It's the decapitation that deserves the most attention here: After Percy slashes Medusa's head off (offscreen), he decides they'd better take her noggin with them. So Grover picks it up (onscreen) and carries it around.
One of Percy's teachers morphs into a fury (a flying, dragon-like creature) and grabs him, trying to bite out his heart. Demonic beasts chase and attack the boy and his friends. And when the teens fight back, they slice off several monster heads. Medusa turns a woman to stone with her icy stare. A minotaur attacks, throwing a car and slamming Percy into a tree. It picks up Percy's mom, who then disappears in a flash of fire before Percy can stab the beastie to death with its own horn.
Swordfights are commonplace—and sometimes draw blood—with faces, arms, hands and other body parts getting sliced. Kicking, punching, chasing, falling from great heights and getting shot with arrows are also par for the course. Grover proves that even crutches can become weapons. A game of capture the flag among demigods looks more like a medieval war zone.
In the film's climax, Percy throws a trident at another demigod's throat, knocking him off a skyscraper.
Gabe grabs Percy's hair and threatens him, backing him against a wall. A speeding car hits a cow and flips over it.
Drug and Alcohol Content
Casino servers offer lotus blossoms that mentally incapacitate those who eat them. When Percy, Grover and Annabeth indulge, they go on what appears to be an acid trip. This vignette could be, if greatly stretched, a lesson about improper drug use and self-indulgence. But it's mostly just an excuse to lengthen the trio's time in Sin City.
Gabe orders Sally to get him beer from the fridge.
Other Negative Elements
Percy is disrespectful to Gabe and, at first, Poseidon. He wears headphones during a school lecture. And when it comes to listening to advice, Percy stinks. He ignores Chiron's instructions and goes his own way instead—only to be rewarded and called a "favorite" in the end. Impulsivity—even when it's reckless—should be rewarded, according to this film.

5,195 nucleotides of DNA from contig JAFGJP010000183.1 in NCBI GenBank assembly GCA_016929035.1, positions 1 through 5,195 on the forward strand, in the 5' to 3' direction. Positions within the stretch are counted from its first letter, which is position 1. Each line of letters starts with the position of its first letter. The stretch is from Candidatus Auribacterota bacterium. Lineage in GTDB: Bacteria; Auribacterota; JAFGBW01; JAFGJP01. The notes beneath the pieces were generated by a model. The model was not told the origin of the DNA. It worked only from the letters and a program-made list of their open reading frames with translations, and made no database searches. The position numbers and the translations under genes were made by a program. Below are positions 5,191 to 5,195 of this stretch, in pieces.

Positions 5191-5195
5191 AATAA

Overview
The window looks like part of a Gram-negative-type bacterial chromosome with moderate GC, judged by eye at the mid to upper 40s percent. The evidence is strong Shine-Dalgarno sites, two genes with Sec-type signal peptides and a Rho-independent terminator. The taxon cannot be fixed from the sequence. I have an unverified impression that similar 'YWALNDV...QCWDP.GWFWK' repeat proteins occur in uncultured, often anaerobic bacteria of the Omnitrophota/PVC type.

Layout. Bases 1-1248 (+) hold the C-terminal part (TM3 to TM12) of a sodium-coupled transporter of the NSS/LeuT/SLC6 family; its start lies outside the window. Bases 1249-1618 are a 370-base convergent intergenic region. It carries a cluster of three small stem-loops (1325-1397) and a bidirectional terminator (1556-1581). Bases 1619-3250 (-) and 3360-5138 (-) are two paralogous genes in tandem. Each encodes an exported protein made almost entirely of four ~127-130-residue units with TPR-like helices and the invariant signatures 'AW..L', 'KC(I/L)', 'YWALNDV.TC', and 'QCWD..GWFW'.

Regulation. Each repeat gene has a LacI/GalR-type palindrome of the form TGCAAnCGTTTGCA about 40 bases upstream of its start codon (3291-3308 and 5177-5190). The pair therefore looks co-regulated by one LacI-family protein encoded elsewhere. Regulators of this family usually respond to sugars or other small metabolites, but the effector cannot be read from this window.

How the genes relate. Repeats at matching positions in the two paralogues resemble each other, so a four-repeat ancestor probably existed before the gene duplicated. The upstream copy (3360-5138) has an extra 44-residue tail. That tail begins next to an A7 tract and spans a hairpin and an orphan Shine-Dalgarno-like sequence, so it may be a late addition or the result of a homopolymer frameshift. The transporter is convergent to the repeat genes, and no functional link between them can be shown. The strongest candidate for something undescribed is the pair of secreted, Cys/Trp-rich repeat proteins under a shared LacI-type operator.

Among problematic songs played are Lady Gaga's "Poker Face," Ke$ha's "TiK ToK" and AC/DC's "Highway to Hell." Grover says he's dying to gamble when they get to Vegas. And we do indeed see a lot of people gambling. The teens steal a car that's on display in the casino, racing it through closed doors and speeding off to Hollywood.
Rick Riordan's Percy Jackson & the Olympians books have taken millions of young readers on an epic Greek journey. Now they're being lured to the land of big screens and expensive popcorn to see it all come to life.
Directed by Chris Columbus, who helmed two of the Harry Potter films, this very Harry tale attempts to dispense courage, wisdom and independent thought along with a few giggles and gags. What it ends up being, though, is "loud, scary, oversexed and really unfun." That's according to Slate reviewer David Plotz. I'll add ridiculously violent for a kids flick, pointless and dull.
If there's anything we all can take away from Percy Jackson & the Olympians: The Lightning Thief, it's that God (with a capital G) is nothing like the silly Greek gods who play havoc with human life, jealously accuse one another and then savagely attack. Their neglected demigod kids must study and train to tackle their preternatural parents' pettiness. God's children don't have to. In fact, He fights for them.
But that's not in the movie; it's in the Bible. All this flimsy flick does on its own is clobber kids with polytheism, severed heads, Vegas excess and lame dialogue. A simpering satyr who's a junior protector trying to earn his horns? Really?